The Rural Coalition Celebrates the Life of our Founding Mother, Patricia Bellanger
The Rural Coalition celebrates the life of our founding mother and emeritus Board Member Patricia Bellanger (her Ojibwe name is Awanakwe which means “water woman”) and leader of our Coalition since its inception. In the Rural Coalition, she represented the American Indian Movement (AIM), which she helped organize and worked with since 1968.
Rural Coalition Chairperson John Zippert of the Federation of Southern Cooperatives reflected “Pat Bellanger exemplified the clearest, sharpest and most diligent thinking and action by a grassroots community based leader for her people and all people of this planet. She was a great inspiration in guiding the work of the Rural Coalition to benefit our members and constituents across the nation and the world. I remember her prayers and contributions to our work. I hope she will rest in peace but that her spirit will continue to infuse us with courage, conviction and persistence to finish the work she left behind ... “
In her professional career she was a legal assistant in juvenile law with Legal Services in Minneapolis, focusing on keeping American Indian children in their families and communities, and a national leader in the passage of the Indian Child Welfare Act. She and her colleagues founded the Hearth of the Earth School to educate indigenous youth in both traditional and other skills, and to provide an education in a cultural setting of respect. The curriculum included the harvesting of wild rice and protection of mother earth.
She worked tirelessly on regional agriculture and environmental issues in the Great Lakes Region, including in the Indigenous Environmental Network. She also helped establish the American Indian OIC in Minneapolis, and Project Grow, a multi-cultural program to return youth to the land in agricultural production and one of the first programs funded under the historic US Department of Agriculture Outreach and Assistance Program for Socially Disadvantaged Farmers and Ranchers.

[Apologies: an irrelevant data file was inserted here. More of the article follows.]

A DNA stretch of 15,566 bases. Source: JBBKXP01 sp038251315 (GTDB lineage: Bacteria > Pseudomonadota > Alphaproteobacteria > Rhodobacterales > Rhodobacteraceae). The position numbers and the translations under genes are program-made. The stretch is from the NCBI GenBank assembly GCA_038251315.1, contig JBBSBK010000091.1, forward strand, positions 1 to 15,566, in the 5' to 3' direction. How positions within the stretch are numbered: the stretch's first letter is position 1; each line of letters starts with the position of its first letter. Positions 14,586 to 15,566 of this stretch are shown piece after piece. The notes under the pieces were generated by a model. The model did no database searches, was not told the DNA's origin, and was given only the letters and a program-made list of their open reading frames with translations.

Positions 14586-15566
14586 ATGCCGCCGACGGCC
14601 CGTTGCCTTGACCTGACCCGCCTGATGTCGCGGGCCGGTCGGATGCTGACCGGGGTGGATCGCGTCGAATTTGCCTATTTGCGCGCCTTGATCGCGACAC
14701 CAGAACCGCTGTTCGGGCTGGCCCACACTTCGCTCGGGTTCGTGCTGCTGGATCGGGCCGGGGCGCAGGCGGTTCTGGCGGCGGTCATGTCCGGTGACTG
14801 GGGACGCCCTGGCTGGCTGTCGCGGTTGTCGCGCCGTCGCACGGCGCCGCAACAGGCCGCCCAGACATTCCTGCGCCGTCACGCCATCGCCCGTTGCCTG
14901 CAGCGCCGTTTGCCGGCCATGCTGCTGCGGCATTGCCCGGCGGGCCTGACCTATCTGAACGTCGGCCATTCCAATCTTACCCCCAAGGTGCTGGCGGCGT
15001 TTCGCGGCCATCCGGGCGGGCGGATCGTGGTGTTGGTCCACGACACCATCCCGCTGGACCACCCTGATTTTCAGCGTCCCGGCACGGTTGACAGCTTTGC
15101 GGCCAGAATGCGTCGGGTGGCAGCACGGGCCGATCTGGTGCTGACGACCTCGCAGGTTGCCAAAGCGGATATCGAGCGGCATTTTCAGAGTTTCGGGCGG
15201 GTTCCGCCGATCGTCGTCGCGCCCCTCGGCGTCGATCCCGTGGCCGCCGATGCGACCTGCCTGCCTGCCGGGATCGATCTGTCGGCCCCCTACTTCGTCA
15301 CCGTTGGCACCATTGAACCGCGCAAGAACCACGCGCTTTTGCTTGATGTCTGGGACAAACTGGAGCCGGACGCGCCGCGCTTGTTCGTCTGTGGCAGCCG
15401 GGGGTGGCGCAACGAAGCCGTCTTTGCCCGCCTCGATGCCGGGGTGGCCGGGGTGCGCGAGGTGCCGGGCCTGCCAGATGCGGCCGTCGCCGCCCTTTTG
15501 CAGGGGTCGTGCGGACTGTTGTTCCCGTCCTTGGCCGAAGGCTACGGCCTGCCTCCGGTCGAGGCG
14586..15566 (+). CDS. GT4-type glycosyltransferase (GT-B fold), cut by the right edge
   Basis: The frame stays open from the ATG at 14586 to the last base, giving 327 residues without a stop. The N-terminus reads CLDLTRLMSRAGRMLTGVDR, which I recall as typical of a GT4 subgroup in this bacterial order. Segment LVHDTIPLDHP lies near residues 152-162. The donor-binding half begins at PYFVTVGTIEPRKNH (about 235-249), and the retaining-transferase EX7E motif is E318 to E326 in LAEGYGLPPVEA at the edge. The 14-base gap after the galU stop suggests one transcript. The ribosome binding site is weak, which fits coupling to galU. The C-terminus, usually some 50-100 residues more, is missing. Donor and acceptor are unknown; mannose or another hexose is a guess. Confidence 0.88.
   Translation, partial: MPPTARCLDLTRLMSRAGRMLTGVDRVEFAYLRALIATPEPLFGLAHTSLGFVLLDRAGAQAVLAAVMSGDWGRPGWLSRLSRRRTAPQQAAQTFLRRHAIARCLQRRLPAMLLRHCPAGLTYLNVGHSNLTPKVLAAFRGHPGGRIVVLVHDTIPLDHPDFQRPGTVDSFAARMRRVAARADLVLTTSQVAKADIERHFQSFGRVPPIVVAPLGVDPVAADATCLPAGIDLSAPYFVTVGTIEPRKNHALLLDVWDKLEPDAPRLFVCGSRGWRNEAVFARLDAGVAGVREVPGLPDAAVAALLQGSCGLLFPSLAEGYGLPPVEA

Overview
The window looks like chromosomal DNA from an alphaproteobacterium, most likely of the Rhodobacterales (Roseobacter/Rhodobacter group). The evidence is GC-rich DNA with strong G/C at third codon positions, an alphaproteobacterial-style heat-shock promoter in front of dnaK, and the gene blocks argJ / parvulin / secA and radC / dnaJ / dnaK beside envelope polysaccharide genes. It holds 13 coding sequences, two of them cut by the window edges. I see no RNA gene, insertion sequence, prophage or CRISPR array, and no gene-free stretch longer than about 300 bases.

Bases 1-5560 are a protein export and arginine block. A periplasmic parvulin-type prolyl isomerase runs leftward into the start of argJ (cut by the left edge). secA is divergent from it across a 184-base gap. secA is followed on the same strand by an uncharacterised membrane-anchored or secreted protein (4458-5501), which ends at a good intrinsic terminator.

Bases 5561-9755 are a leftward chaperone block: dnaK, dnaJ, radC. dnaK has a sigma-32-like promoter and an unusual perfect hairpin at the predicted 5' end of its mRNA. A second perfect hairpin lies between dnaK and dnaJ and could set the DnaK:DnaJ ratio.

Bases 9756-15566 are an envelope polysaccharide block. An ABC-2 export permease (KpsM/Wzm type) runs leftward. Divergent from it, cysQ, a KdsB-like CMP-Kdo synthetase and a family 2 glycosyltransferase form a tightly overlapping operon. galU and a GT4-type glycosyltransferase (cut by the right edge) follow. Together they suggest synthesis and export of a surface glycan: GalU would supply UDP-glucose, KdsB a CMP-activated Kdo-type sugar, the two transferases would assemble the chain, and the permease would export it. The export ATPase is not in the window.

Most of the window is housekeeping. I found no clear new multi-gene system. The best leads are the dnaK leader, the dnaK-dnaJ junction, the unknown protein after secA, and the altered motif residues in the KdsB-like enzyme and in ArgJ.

Bellanger helped form and represented AIM to the International Indian Treaty Council, and joined her colleague, Nobel Peace Laureate Rigoberta Menchu, in numerous UN deliberations on issues of Indigenous people.
In the mid 1980s, she helped organize a groundwater study through the Rural Coalition. Through the project, communities developed skills to assess the quality of their own groundwater, and led to form regional alliances in the upper Midwest to use the findings to seek remedial action from the Environmental Protection Agency. The assessment model was later distributed to 12 indigenous communities outside the United States and a number of the young women who conducted the studies went on to careers in health and environmental assessment.
As our Coalition struggled in 1992 to grow once more, she invited four board members and our new director to travel to Minnesota for the AIM Pow Wow to greet our members. Pat enticed the group to add a three-hour journey in a deluge to the Pow Wow of the Indigenous Environmental Network in Lac Courte Oreilles, Wisconsin. On the road back to Minneapolis, we saw a triple rainbow that she reminded us portended good things to come in our regrowth.
“It's wonderful to be reminded of the grand achievements of this amazing leader. I was honored to be part of the trip to Lac Courte Oreilles in 1992,” observed long time RC Board Member Starry Krueger of the Rural Development Leadership Network. “ Pat's humor was always front and center. She and I were proud on one trip to do an entire crossword puzzle in the back seat without the aid of pen or pencil! May she rest in peace and glory.”